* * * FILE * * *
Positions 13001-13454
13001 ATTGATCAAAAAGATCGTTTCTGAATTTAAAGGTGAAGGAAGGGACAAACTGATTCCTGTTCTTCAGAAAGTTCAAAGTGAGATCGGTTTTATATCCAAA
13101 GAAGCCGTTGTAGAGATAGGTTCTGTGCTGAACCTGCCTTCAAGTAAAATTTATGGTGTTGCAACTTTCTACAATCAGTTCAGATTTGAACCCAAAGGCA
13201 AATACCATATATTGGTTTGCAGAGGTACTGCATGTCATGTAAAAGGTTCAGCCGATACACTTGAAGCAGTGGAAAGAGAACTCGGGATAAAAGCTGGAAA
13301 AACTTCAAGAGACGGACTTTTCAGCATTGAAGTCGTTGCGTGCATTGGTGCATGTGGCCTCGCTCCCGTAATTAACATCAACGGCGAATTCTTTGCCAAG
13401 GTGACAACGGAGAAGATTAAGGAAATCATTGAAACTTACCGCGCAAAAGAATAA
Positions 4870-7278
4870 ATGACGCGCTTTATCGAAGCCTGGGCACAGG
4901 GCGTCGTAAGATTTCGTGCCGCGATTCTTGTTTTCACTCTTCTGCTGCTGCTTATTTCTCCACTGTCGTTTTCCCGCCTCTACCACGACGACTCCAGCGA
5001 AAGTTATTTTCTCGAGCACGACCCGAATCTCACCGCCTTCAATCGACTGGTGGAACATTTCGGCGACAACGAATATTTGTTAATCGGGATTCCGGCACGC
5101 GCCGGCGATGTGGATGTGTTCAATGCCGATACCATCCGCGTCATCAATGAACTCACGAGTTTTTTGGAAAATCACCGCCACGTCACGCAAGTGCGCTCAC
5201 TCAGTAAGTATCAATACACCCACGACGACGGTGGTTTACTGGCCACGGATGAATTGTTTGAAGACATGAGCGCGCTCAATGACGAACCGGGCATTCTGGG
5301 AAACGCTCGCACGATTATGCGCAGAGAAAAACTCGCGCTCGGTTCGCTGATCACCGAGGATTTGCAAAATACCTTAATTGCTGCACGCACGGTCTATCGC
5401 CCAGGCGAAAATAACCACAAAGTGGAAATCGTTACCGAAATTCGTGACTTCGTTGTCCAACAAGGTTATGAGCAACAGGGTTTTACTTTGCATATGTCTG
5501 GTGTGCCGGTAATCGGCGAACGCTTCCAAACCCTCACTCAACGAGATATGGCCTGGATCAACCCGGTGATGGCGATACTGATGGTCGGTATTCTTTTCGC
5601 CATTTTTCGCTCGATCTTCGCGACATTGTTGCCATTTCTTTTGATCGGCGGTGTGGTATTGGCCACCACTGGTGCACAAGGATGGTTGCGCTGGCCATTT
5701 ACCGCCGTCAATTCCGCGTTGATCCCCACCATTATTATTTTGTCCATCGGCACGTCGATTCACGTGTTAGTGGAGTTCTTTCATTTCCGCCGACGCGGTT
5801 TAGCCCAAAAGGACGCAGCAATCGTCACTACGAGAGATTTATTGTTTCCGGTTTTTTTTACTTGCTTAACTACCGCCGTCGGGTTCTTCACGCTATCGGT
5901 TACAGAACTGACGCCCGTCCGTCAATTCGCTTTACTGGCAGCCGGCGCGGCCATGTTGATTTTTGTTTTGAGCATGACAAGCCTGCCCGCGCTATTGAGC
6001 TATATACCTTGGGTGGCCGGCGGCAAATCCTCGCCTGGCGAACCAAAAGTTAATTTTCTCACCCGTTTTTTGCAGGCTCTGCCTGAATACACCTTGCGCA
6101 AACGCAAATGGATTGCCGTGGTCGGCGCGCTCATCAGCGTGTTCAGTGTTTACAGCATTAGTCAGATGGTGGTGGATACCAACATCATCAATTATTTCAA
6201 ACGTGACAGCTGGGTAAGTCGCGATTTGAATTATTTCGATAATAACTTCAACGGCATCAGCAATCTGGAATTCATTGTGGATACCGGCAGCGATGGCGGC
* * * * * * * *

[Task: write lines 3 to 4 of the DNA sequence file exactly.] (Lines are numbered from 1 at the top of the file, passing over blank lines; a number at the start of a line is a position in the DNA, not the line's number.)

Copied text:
13101 GAAGCCGTTGTAGAGATAGGTTCTGTGCTGAACCTGCCTTCAAGTAAAATTTATGGTGTTGCAACTTTCTACAATCAGTTCAGATTTGAACCCAAAGGCA
13201 AATACCATATATTGGTTTGCAGAGGTACTGCATGTCATGTAAAAGGTTCAGCCGATACACTTGAAGCAGTGGAAAGAGAACTCGGGATAAAAGCTGGAAA